The deuda (“debt” in Spanish) is one of the most persistent elements in the two centuries of Argentina’s history. It has conditioned the political life and the economy of the country like no other factor, for generations. But this should not be confused with just any debt. The word deuda normally refers to the external debt (both public and private), a debt owed to foreign creditors. Historically, the key aspect of the deuda is that it is based on a foreign currency, the world trade currency controlled by the ruling empire. It was once the British pound. Since 1944 it has largely been the US dollar. The United States can “print” dollars (and the Federal Reserve does so regularly), but Argentina cannot. The same is true of other countries in the Global South with large external debts denominated in foreign currencies.

Bolivarian Alliance Supports Peru’s President Castillo Against Coup

The Bolivarian Alliance for the Peoples of Our America (ALBA), the left-wing economic and political bloc uniting countries in Latin America and the Caribbean, has forcefully opposed the coup d’etat in Peru and expressed its support for the country’s democratically elected President Pedro Castillo. ALBA member states released a joint declaration stating that they “reject the political trap created by the right-wing forces of that country against the Constitutional President Pedro Castillo, forcing him to take measures that were later used by his adversaries in parliament to oust him from office.” The alliance condemned the violent “repression by the law enforcement agencies against the Peruvian people who are defending a government democratically elected at the polls.”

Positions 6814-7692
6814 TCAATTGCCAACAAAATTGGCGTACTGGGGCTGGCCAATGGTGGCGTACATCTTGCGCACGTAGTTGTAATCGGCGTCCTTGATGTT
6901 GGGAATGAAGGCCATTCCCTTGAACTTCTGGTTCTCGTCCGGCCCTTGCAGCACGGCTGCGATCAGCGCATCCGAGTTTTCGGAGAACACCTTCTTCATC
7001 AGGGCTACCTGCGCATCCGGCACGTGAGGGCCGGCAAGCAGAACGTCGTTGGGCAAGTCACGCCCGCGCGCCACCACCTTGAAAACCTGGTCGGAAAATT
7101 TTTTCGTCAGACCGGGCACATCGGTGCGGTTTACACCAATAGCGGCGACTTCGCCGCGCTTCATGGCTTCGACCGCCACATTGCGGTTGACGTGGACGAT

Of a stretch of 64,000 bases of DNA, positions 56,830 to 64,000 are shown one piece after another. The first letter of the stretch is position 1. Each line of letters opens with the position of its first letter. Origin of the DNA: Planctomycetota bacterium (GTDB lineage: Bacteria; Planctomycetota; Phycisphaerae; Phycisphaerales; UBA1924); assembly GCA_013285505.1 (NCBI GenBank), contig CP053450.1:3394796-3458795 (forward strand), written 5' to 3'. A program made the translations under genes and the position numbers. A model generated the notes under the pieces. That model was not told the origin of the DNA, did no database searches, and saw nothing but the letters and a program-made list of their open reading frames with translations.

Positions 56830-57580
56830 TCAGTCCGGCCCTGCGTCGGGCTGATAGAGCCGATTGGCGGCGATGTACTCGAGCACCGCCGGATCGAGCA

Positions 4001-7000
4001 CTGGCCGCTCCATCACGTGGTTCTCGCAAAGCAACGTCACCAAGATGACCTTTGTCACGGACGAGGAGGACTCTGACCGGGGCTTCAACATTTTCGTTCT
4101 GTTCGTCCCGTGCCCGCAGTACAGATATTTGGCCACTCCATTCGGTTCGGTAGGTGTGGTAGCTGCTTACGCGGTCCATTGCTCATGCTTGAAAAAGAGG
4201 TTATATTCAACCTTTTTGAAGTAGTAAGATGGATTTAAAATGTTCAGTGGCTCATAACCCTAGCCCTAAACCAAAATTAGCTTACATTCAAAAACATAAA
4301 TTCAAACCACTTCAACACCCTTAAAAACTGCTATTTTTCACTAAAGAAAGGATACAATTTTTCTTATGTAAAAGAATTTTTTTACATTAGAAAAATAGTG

Lawfare: Judicial And Legislative Coups In Argentina And Peru